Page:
Friday’s Children and the Law News Roundup

Lawmakers Advance Plan to Study Use of Solitary Confinement in Juvenile Jails, The Republic

AUSTIN, Texas — Texas lawmakers have advanced a plan to study the use of solitary confinement in county juvenile jails.

In a 31-0 vote, the Texas Senate approved the measure as part of a broad juvenile justice bill.

State records show juvenile jails placed teenagers in solitary confinement more than 35,000 times last year. Some counties classified “horseplay” among “major violations” leading to confinements of 24 hours. Under current law, the Texas Juvenile Justice Department collects little information about the confinements.

Age-Appropriate Placements Matter in the Transition to Adulthood, Juvenile Law Center

All children deserve to grow up in a safe place with people who care for and love them, and who guide and support them as they grow. Having that safe, stable, and nurturing place to live provides a foundation to learn, dream, and set and meet goals for the future.

Federal and state laws establish policies for foster care, which is meant to be temporary. Goals are to return children to their parents, or place them with family members, or find a home for foster youth with individuals who are committed to making a family with them. While states have made progress in reducing the number of youth in foster care, many youth—especially older youth—remain in the system. Sometimes they stay in care for many years. Far too many of these youth are not placed, as the law requires, in the least restrictive, most family-like setting; they are instead placed in group homes and institutions.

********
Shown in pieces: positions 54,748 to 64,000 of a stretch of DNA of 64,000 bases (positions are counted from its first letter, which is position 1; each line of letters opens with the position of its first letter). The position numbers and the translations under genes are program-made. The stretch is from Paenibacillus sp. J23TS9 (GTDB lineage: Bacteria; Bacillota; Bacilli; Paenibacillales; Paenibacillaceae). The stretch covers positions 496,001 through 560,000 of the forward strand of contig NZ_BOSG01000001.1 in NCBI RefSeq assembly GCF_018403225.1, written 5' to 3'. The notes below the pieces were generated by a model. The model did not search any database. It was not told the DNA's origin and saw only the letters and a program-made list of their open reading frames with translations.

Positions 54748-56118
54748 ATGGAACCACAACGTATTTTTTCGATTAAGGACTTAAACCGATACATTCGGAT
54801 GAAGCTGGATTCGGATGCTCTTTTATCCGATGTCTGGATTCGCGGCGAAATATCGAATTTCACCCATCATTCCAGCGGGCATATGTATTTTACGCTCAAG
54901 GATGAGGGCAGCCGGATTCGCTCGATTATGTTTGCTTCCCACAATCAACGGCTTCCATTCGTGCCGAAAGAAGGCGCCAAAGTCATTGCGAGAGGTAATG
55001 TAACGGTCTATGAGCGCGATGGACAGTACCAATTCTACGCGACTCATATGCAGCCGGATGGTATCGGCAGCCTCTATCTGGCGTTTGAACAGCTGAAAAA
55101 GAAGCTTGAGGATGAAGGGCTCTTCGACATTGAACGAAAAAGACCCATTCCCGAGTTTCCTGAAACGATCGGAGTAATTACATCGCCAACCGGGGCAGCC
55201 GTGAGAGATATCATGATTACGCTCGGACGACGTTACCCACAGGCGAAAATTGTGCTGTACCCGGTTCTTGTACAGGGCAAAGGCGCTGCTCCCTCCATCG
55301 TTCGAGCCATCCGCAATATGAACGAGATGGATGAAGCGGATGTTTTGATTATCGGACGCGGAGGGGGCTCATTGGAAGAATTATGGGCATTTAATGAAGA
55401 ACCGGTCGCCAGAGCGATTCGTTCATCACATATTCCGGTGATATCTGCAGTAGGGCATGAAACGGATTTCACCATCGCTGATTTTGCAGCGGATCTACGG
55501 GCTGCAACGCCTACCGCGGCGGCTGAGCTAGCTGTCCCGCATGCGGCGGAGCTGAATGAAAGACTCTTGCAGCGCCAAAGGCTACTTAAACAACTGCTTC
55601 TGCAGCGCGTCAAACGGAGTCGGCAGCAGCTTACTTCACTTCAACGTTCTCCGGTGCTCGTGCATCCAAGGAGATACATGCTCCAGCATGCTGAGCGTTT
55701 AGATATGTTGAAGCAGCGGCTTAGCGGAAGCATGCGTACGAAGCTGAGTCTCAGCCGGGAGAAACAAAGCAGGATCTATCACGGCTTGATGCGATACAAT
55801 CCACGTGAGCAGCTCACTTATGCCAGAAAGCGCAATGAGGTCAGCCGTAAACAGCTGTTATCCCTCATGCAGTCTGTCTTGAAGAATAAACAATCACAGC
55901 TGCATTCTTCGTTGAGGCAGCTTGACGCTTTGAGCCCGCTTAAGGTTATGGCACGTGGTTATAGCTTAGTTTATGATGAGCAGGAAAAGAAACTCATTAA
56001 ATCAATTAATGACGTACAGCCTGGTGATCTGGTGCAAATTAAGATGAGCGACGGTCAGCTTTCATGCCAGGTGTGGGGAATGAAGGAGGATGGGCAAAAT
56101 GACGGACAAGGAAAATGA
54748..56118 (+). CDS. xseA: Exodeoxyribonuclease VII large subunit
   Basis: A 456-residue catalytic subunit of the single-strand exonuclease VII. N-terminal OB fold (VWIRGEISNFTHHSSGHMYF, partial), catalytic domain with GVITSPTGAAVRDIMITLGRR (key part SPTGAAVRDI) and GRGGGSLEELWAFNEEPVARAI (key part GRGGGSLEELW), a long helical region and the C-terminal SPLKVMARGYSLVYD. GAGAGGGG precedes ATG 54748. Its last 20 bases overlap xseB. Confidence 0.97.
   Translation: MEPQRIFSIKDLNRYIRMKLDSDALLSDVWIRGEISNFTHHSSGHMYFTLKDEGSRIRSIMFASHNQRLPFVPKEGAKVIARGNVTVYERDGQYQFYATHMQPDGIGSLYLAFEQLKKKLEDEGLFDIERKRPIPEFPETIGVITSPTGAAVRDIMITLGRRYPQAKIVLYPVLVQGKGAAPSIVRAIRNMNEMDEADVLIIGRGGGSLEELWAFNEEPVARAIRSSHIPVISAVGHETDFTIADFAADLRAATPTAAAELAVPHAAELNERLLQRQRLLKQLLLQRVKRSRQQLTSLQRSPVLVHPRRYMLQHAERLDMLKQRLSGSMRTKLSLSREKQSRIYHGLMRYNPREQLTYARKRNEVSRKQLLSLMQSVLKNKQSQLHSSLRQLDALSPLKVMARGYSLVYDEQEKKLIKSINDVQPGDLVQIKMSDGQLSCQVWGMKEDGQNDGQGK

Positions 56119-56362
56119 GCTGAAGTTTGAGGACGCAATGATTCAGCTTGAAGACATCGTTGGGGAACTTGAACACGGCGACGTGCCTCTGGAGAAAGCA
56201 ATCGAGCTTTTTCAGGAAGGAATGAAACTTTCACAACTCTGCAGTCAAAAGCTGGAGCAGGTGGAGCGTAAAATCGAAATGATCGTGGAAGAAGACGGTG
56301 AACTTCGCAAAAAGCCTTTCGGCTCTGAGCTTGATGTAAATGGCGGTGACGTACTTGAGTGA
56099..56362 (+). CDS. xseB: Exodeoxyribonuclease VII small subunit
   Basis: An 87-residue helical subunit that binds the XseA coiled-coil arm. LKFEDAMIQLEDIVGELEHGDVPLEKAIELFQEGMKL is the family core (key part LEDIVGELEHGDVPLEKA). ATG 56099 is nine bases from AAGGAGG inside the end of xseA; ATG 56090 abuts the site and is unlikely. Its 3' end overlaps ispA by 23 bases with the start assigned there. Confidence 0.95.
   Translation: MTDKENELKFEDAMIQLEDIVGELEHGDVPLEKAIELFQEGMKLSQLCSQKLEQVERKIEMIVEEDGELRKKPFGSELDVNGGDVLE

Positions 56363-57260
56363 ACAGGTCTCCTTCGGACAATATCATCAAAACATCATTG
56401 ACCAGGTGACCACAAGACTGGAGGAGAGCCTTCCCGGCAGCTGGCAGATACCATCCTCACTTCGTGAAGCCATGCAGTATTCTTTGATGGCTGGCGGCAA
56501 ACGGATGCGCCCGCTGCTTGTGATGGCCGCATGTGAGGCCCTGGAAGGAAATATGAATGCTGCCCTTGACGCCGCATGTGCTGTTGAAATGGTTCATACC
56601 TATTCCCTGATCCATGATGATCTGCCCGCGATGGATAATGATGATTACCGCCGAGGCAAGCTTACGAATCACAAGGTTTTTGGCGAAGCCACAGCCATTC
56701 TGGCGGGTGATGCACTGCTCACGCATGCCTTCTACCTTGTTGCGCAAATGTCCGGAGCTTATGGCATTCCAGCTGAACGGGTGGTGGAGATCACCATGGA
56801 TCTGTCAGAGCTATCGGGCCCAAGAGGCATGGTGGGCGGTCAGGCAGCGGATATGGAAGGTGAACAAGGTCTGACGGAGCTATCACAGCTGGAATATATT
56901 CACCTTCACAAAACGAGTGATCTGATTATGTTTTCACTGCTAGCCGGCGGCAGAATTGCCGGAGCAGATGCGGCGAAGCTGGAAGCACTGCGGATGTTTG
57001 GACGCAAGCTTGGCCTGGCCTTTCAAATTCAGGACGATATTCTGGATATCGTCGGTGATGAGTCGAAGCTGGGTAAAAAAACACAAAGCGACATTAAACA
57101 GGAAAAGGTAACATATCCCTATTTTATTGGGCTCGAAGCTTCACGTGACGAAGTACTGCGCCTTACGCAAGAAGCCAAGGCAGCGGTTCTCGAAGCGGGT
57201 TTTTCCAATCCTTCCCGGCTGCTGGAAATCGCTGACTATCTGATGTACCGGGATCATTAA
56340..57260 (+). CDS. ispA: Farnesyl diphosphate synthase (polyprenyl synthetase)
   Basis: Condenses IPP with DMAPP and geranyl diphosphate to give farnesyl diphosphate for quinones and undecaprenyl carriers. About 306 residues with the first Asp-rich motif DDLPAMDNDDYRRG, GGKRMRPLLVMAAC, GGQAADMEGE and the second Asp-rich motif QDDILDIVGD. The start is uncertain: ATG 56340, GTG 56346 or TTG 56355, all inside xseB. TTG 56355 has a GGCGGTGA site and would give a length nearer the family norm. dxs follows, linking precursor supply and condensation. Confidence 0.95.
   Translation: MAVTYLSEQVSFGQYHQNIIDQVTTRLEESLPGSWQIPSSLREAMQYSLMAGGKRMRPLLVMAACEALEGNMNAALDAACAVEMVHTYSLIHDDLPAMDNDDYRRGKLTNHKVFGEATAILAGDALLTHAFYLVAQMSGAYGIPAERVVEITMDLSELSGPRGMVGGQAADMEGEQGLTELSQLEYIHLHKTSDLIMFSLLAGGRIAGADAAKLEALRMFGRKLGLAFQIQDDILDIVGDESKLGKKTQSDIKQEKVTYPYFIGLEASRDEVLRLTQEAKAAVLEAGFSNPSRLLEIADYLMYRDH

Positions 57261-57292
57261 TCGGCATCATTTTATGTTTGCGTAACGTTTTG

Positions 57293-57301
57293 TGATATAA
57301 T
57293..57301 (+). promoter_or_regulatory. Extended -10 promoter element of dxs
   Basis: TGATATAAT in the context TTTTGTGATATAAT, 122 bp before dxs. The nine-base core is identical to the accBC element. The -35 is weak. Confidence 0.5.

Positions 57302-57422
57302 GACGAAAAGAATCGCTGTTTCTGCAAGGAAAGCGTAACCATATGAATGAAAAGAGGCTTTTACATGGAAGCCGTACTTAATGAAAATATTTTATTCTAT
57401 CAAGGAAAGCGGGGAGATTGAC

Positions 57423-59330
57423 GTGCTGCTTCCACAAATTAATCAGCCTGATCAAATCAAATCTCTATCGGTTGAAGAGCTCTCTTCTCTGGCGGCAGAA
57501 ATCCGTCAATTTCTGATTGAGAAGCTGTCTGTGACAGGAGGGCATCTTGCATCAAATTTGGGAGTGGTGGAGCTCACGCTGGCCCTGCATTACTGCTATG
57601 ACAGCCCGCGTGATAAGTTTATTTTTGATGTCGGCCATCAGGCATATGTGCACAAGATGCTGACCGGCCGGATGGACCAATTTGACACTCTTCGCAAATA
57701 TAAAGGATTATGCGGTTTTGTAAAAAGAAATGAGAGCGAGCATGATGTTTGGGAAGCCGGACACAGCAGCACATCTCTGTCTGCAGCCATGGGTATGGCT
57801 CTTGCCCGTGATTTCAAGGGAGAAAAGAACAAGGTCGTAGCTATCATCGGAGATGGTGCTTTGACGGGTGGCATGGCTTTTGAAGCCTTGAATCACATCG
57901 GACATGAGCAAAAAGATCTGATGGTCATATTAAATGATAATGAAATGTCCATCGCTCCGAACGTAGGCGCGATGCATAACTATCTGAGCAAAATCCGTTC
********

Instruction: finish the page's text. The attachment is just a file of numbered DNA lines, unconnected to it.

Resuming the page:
Study: Minority Students Less Likely to Be Identified With Autism, Education Week

he rates of autism for students of all races is on the increase, but students who are black, Hispanic, or American Indian are less likely to be identified with the disability compared to white and Asian students, according to a study published this month in The Journal of Special Education.

The study, “A Multiyear National Profile of Racial Disparity in Autism Identification,” compiled information collected by the federal government from 1998 to 2006 on the race and disability category of students in special education. Using that information, the researchers were able to calculate a “risk index,” or the percentage of all enrolled students from a racial group with a specific disability.

Brandon Schrecengost

About Brandon Schrecengost

Brandon Schrecengost is a second year student at the University of Houston Law Center. He graduated with his Bachelors degree in Anthropology from the University of Houston in 2007. After graduation, Brandon taught science and music at Sharpstown Middle School in Houston ISD. He began working as an intern with the Center for children Law and Policy this summer and is currently the treasurer of the International Law Society at UHLC. Brandon’s interest in how legal policy effects children the world over, particularly in the realm of education, continues to inform his work.

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